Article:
In 2013 UK book blogger Lucy Powrie (Queen of Contemporary) started Project UKYA ‘to raise awareness of UKYA fiction and authors.’ In much the same way, Australian YA (OzYA) authors are using the hashtag to get the conversation started with readers, librarians and teachers who may not be aware of how much OzYA is struggling to stand out even to local readers in the global YA market.
One OzYA comrade who is campaigning hard is Ellie Marney, author of the ‘Every’ trilogy (Allen & Unwin) and one of only two Australian authors on the ALIA most-borrowed list, not to mention the only author on that list that hasn’t been adapted.
Marney was surprised by her most-borrowed listing, as evidenced by a heartfelt blog she wrote after the announcement, in which she also questioned the lack of Australian books. And now with some hindsight, she has thought of what authors can be doing to turn the tide in favour of #LoveOzYA. Marney believes one important factor will come from supporting fellow authors and building community. ‘Authors all work hard to self-promote ourselves, to give their books a sales boost and increase the chance that they get to write more! But none of us would make it without the helping hands of other authors. So the #LoveOzYA campaign is about more than just profile-raising for the industry: it’s about creating a close-knit community of authors who give each other invaluable support.’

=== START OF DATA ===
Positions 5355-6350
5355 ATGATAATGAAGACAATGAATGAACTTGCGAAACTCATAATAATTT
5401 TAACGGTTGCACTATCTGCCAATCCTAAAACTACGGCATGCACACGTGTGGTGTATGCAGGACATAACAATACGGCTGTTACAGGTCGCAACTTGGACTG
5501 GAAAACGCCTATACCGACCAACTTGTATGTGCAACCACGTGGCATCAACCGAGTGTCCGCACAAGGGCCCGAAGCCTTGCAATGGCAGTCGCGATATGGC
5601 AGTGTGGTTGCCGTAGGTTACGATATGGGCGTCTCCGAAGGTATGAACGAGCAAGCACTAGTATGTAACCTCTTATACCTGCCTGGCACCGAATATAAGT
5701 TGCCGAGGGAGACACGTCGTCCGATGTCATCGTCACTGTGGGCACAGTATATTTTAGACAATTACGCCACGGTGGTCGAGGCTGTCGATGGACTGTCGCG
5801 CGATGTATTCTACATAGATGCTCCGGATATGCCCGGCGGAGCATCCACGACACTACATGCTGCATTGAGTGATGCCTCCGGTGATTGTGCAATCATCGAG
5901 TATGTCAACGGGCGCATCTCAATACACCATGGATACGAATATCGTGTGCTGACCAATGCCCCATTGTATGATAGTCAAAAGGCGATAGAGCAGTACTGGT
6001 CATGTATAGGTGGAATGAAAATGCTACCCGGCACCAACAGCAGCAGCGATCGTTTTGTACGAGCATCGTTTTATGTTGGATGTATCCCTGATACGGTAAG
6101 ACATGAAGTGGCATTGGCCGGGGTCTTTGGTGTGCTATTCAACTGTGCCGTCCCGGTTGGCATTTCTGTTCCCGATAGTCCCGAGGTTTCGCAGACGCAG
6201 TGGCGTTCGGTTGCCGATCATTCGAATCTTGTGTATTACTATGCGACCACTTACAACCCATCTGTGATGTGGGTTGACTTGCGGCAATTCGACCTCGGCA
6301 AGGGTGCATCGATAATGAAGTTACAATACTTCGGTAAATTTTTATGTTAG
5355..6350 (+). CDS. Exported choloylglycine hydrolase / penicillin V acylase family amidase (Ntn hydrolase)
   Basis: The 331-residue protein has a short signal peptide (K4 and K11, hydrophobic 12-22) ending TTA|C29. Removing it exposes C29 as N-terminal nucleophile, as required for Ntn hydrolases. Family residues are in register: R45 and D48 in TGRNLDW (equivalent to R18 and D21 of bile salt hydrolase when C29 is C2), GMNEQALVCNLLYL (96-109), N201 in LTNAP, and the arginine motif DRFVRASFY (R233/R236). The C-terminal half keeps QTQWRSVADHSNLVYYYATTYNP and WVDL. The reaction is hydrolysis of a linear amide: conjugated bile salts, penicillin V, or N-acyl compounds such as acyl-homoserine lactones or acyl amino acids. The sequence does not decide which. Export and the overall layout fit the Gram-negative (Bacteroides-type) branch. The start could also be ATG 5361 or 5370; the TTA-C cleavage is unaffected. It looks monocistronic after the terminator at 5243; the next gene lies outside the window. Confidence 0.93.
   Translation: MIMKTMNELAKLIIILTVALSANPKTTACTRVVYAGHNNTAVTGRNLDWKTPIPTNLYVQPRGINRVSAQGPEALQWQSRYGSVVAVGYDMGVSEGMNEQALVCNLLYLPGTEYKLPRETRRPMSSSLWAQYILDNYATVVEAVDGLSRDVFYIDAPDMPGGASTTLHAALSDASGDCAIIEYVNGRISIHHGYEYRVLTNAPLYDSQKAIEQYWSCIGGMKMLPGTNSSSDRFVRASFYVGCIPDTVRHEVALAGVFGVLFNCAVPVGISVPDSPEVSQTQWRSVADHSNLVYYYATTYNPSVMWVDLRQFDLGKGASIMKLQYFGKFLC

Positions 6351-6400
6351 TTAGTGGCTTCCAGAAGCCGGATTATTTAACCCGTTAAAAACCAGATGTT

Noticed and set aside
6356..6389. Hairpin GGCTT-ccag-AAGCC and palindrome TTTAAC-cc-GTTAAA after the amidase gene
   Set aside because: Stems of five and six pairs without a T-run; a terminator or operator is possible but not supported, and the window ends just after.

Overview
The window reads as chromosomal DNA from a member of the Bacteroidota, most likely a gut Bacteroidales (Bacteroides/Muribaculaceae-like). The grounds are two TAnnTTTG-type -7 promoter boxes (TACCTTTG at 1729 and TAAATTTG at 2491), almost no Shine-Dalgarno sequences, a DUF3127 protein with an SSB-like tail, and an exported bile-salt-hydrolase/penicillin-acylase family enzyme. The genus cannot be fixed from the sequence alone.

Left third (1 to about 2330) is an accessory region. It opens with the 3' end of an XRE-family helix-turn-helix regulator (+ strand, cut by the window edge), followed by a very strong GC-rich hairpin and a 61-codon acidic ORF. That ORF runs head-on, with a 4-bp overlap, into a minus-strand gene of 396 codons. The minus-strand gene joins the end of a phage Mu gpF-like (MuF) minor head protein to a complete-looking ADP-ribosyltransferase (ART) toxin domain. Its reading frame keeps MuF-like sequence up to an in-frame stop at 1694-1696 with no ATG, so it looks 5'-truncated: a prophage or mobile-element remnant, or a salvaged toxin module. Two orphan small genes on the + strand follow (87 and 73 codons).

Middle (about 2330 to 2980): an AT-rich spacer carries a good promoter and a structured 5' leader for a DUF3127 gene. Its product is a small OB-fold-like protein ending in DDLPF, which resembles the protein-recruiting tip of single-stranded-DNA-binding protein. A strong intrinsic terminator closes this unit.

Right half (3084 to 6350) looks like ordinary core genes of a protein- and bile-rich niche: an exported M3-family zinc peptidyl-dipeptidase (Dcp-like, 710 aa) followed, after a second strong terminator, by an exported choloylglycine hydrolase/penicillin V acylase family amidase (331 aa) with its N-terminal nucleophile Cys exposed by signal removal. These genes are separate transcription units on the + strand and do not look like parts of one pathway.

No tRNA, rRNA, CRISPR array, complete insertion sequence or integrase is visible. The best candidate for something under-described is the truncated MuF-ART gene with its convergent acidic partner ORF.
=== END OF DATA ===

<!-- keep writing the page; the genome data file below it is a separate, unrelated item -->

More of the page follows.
ALIA’s Sue McKerracher echoes Marney’s enthusiasm for encouraging OzYA authors to keep campaigning for better borrowing rates amongst young readers, saying, ‘We suggest authors get in touch with their local library. Libraries are always interested in offering author talks and promoting local authors through their websites and social media. It’s a great way for authors to build on their social media following and fan base.’
Australian booksellers, librarians, and anyone buying books for young people should likewise start actively supporting the local industry and its authors. Check out Readings Books’ recommended reading list of OzYA titles, speak to your local librarian or teacher about inviting an Australian YA author to come and speak, and complain if a school reading list is devoid of Australian titles.
Australian readers also need to stop assuming that American YA is superior just because it’s marketed on a bigger scale. For every one of the American YA novels on the ALIA most-borrowed list, I was able to come up with two or three Australian readalikes – which goes to show it’s not for lack of quality or choice that readers are choosing American over Australian YA.
And we all need to celebrate and #LoveOzYA more. We need to celebrate the enormous talent within Australian Young Adult literature – founded by literary legends like Ruth Park, Robin Klein, Victor Kelleher, Nan Chauncy, Patricia Wrightson and so many more who helped shape our national identity. We need to make sure we continue to give that same gift of recognition and connection to a young reader today, by putting an OzYA book in their hands.
Danielle will be taking part in the Readings/KYD event ‘Where’s OzYA going right, and where’s it going wrong?’ on July 14. This is a free event, but bookings are essential.